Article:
I can go on for much longer about how difficult I found it to prepare for my seminar and how time consuming it is, but I touched largely on that in my last blog post which details some struggles I encountered in my preparations. So, I will choose to end this project update here. However, if any of you have any questions about preparing to lead your seminar that I did not touch on, I am more than happy to talk with you (as are your other peers who have led seminars, I am sure).

See you all in class!

Getting Reading for Week 7: Abbreviations

*This week’s blog post is brought to you by Veronica and Lynsay*

This week we’re looking at abbreviations! Though many people today use abbreviations when sending messages over text, few might realize that shortening words isn’t actually a new practice. These readings will examine the use of abbreviations (and punctuation in the case of Intro to Manuscript Studies and Shady Characters) across various regions in Medieval Europe. The textbook introduced us to some new Latin words as well; distinctiones, positurae and a few other Latin phrases thrown around. Latin does not come naturally to me, so it tends to take longer for me to grasp the definition of certain Latin words. Here’s a quick reminder of those two words (because if I was reading this I would have had no clue what those were from the top of my head):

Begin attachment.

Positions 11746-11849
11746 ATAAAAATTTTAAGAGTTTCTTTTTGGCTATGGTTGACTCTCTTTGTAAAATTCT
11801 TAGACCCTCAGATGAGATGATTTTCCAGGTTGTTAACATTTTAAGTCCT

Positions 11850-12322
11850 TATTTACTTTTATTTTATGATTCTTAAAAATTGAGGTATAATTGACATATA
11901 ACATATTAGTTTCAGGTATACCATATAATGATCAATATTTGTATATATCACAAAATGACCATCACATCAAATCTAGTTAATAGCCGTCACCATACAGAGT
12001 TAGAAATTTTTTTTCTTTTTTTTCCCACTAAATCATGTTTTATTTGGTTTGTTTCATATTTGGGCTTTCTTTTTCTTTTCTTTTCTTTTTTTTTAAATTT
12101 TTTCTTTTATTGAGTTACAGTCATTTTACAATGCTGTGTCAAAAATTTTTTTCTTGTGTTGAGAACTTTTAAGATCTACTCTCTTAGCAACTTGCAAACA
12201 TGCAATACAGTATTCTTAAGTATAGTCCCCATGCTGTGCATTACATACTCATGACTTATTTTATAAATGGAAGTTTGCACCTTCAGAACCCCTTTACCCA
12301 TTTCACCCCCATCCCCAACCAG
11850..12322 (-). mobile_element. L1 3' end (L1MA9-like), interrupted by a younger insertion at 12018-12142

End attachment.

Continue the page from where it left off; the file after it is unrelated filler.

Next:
Distinctiones: single points (punctus) that were placed at different heights to indicate different pauses while reading.

Positurae: a system that showed the reader how they should use their voice while reading (higher, lower, emphasis) using different punctus.

  • In what situations might abbreviations be preferable? What are the benefits and disadvantages for historians when looking at manuscripts that use abbreviations? What are the possible ways to overcome the challenge of understanding/transcribing abbreviations?
  • Much like the style of text abbreviations seems to vary across different regions. What might account for these differences? Why weren’t they just universal? Have you noticed during our time any differences in abbreviations across countries or regions?
  • Take a look at your own manuscript. Can you see any abbreviations or punctuation? Do they look like any of the examples provided in the textbook or are they their own alien punctuation?
  • Why do you think abbreviations were different depending on the region (Latin regions that is)? Why weren’t they just universal?
  • Not so much a question, but the third part of the Emoji article was published on October 14th, so I recommend taking a look: https://shadycharacters.co.uk/2018/10/emoji-part-3-go-west/


Expanding and comprehending abbreviations can be a frustrating process but it provides another piece of the puzzle when historians try to understand medieval manuscripts. The next step is trying to share what we know about abbreviations with the wider public in a way that does not come off as dry and boring. Also, we need to find a way to share what we know about abbreviations to help further academics with their transcriptions down the road. As you read think about ways we can share with others (both academics and the wider public) our understanding of medieval abbreviations.